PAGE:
IDEAS home Printed from https://ideas.repec.org/
MyIDEAS: Login to save this paper or follow this series

Unemployment and Indeterminacy

No abstract is available for this item.

If you experience problems downloading a file, check if you have the proper application to view it first. In case of further problems read the IDEAS help page. Note that these files are not on the IDEAS site. Please be patient as the files may be large.

File URL: http://www.brown.edu/Departments/Economics/Papers/2003/2003-24_paper.pdf
Download Restriction: no

Paper provided by Brown University, Department of Economics in its series Working Papers with number 2003-24.

as
in new window

Length:
Date of creation: 2003
Date of revision:
Handle: RePEc:bro:econwp:2003-24
Contact details of provider: Postal: Department of Economics, Brown University, Providence, RI 02912

References listed on IDEAS
Please report citation or reference errors to , or , if you are the registered author of the cited work, log in to your RePEc Author Service profile, click on "citations" and make appropriate adjustments.:

as in new window
  1. Roberto Perli, . "Indeterminacy, Home Production, and the Business Cycle: a Calibrated Analysis," CARESS Working Papres 97-4, University of Pennsylvania Center for Analytic Research and Economics in the Social Sciences.
  2. Jonathan Gruber, 1994. "The Consumption Smoothing Benefits of Unemployment Insurance," NBER Working Papers 4750, National Bureau of Economic Research, Inc.
  3. Bennett, R.L. & Farmer, R.E.A., 1999. "Indeterminacy with Non-Separable Utility," Economics Working Papers eco99/34, European University Institute.
  4. Roger E.A. Farmer, 1994. "Indeterminacy and Sector-Specific Externalities," UCLA Economics Working Papers 722, UCLA Department of Economics.
  5. Solow, Robert M., 1979. "Another possible source of wage stickiness," Journal of Macroeconomics, Elsevier, vol. 1(1), pages 79-82.
  6. Craig Burnside & Martin Eichenbaum & Jonas D.M. Fisher, 2000. "Fiscal Shocks in an Efficiency Wage Model," NBER Working Papers 7515, National Bureau of Economic Research, Inc.
  7. Benhabib, Jess & Nishimura, Kazuo, 1998. "Indeterminacy and Sunspots with Constant Returns," Journal of Economic Theory, Elsevier, vol. 81(1), pages 58-96, July.
  8. Hintermaier, Thomas, 2003. "On the minimum degree of returns to scale in sunspot models of the business cycle," Journal of Economic Theory, Elsevier, vol. 110(2), pages 400-409, June.
  9. Benhabib, Jess & Farmer, Roger E.A., 1999. "Indeterminacy and sunspots in macroeconomics," Handbook of Macroeconomics, in: J. B. Taylor & M. Woodford (ed.), Handbook of Macroeconomics, edition 1, volume 1, chapter 6, pages 387-448 Elsevier.
  10. Barinci, Jean-Paul & Cheron, Arnaud, 2001. "Sunspots and the Business Cycle in a Finance Constrained Economy," Journal of Economic Theory, Elsevier, vol. 97(1), pages 30-49, March.
  11. Farmer Roger E. A. & Guo Jang-Ting, 1994. "Real Business Cycles and the Animal Spirits Hypothesis," Journal of Economic Theory, Elsevier, vol. 63(1), pages 42-72, June.
  12. Benhabib Jess & Farmer Roger E. A., 1994. "Indeterminacy and Increasing Returns," Journal of Economic Theory, Elsevier, vol. 63(1), pages 19-41, June.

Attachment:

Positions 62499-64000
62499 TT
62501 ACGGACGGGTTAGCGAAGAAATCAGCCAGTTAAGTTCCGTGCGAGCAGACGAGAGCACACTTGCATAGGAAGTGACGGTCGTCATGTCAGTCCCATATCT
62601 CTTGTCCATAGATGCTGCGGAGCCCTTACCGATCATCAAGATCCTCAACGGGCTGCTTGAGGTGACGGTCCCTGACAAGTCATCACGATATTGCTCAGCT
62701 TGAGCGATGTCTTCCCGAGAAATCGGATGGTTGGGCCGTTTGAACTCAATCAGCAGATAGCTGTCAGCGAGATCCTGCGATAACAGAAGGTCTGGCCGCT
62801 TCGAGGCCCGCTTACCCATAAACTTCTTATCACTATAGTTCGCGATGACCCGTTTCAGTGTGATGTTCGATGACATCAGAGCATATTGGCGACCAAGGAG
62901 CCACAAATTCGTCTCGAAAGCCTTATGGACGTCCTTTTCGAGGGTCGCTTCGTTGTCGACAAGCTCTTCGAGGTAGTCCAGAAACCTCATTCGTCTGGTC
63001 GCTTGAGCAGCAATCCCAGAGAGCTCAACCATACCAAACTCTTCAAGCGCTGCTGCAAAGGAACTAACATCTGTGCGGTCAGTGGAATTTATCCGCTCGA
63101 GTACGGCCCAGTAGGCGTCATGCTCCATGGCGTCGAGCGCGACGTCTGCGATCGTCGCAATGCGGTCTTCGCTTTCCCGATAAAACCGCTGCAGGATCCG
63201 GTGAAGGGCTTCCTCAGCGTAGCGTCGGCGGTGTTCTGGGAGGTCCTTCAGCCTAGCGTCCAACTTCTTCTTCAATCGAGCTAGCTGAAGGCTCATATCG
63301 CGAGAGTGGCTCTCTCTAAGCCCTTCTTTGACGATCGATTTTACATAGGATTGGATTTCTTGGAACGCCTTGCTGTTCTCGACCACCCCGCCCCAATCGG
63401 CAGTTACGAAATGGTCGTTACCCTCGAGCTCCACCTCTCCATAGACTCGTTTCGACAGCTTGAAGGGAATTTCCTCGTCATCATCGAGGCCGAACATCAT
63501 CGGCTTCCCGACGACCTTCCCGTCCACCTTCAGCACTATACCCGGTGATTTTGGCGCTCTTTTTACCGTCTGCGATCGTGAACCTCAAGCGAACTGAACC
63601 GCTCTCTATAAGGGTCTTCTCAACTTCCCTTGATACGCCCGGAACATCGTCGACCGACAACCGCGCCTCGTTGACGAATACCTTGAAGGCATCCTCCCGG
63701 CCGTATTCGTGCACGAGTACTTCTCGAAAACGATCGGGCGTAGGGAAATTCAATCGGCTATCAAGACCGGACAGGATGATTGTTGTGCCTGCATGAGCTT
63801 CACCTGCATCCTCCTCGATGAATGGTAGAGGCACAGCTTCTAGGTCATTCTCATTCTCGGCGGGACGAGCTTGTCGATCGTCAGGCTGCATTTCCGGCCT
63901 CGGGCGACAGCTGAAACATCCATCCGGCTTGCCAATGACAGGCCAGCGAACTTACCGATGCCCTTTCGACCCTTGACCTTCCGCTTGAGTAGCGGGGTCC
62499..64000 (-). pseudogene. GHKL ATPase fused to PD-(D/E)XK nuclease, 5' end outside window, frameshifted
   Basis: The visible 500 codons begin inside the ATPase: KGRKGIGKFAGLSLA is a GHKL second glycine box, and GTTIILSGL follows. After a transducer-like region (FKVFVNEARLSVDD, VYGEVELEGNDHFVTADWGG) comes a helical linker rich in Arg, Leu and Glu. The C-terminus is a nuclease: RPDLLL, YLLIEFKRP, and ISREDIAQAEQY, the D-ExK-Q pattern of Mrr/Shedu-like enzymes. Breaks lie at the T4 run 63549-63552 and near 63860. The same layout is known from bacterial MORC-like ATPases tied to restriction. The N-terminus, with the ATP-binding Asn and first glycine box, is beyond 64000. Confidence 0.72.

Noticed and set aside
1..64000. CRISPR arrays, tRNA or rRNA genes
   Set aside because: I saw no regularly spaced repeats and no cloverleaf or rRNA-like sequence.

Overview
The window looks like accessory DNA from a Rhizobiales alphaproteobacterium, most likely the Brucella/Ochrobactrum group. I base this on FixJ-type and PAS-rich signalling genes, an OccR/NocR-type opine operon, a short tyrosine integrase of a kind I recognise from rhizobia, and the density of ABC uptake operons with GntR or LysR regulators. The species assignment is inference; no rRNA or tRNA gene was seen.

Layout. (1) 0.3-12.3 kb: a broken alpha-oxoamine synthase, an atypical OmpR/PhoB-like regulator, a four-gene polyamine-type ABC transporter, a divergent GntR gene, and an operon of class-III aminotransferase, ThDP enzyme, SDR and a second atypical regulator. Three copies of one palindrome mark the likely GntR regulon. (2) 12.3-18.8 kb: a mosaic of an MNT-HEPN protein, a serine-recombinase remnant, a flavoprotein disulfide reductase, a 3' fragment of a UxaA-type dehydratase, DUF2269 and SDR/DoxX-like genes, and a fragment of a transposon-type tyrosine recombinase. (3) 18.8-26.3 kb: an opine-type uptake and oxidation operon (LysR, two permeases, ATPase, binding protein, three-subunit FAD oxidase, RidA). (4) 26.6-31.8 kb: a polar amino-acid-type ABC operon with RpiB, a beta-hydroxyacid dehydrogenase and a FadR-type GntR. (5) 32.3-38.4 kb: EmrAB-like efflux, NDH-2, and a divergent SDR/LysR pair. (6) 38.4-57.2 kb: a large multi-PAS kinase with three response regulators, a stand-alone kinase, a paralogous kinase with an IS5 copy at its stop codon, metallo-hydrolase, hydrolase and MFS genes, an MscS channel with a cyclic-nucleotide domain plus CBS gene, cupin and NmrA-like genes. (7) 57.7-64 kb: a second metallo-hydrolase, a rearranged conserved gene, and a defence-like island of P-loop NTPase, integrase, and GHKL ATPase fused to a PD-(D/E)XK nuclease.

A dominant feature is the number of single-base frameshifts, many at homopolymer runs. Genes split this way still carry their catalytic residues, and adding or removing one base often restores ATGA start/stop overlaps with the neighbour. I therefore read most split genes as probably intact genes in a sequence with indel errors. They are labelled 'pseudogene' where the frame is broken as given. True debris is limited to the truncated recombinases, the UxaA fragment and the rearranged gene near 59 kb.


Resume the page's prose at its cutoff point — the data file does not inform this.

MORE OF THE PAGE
13. Wen, Yi, 1998. "Capacity Utilization under Increasing Returns to Scale," Journal of Economic Theory, Elsevier, vol. 81(1), pages 7-36, July.
  14. Shapiro, Carl & Stiglitz, Joseph E, 1984. "Equilibrium Unemployment as a Worker Discipline Device," American Economic Review, American Economic Association, vol. 74(3), pages 433-44, June.
  15. Gruber, Jonathan, 1997. "The Consumption Smoothing Benefits of Unemployment Insurance," American Economic Review, American Economic Association, vol. 87(1), pages 192-205, March.
  16. Alexopoulos, Michelle, 2004. "Unemployment and the business cycle," Journal of Monetary Economics, Elsevier, vol. 51(2), pages 277-298, March.
Full references (including those not matched with items on IDEAS)

This item is not listed on Wikipedia, on a reading list or among the top items on IDEAS.

When requesting a correction, please mention this item's handle: RePEc:bro:econwp:2003-24. See general information about how to correct material in RePEc.

For technical questions regarding this item, or to correct its authors, title, abstract, bibliographic or download information, contact: (Brown Economics Webmaster)

If you have authored this item and are not yet registered with RePEc, we encourage you to do it here. This allows to link your profile to this item. It also allows you to accept potential citations to this item that we are uncertain about.

If references are entirely missing, you can add them using this form.

If the full references list an item that is present in RePEc, but the system did not link to it, you can help with this form.

If you know of missing items citing this one, you can help us creating those links by adding the relevant references in the same way as above, for each refering item. If you are a registered author of this item, you may also want to check the "citations" tab in your profile, as there may be some citations waiting for confirmation.

Please note that corrections may take a couple of weeks to filter through the various RePEc services.

This information is provided to you by IDEAS at the Research Division of the Federal Reserve Bank of St. Louis using RePEc data.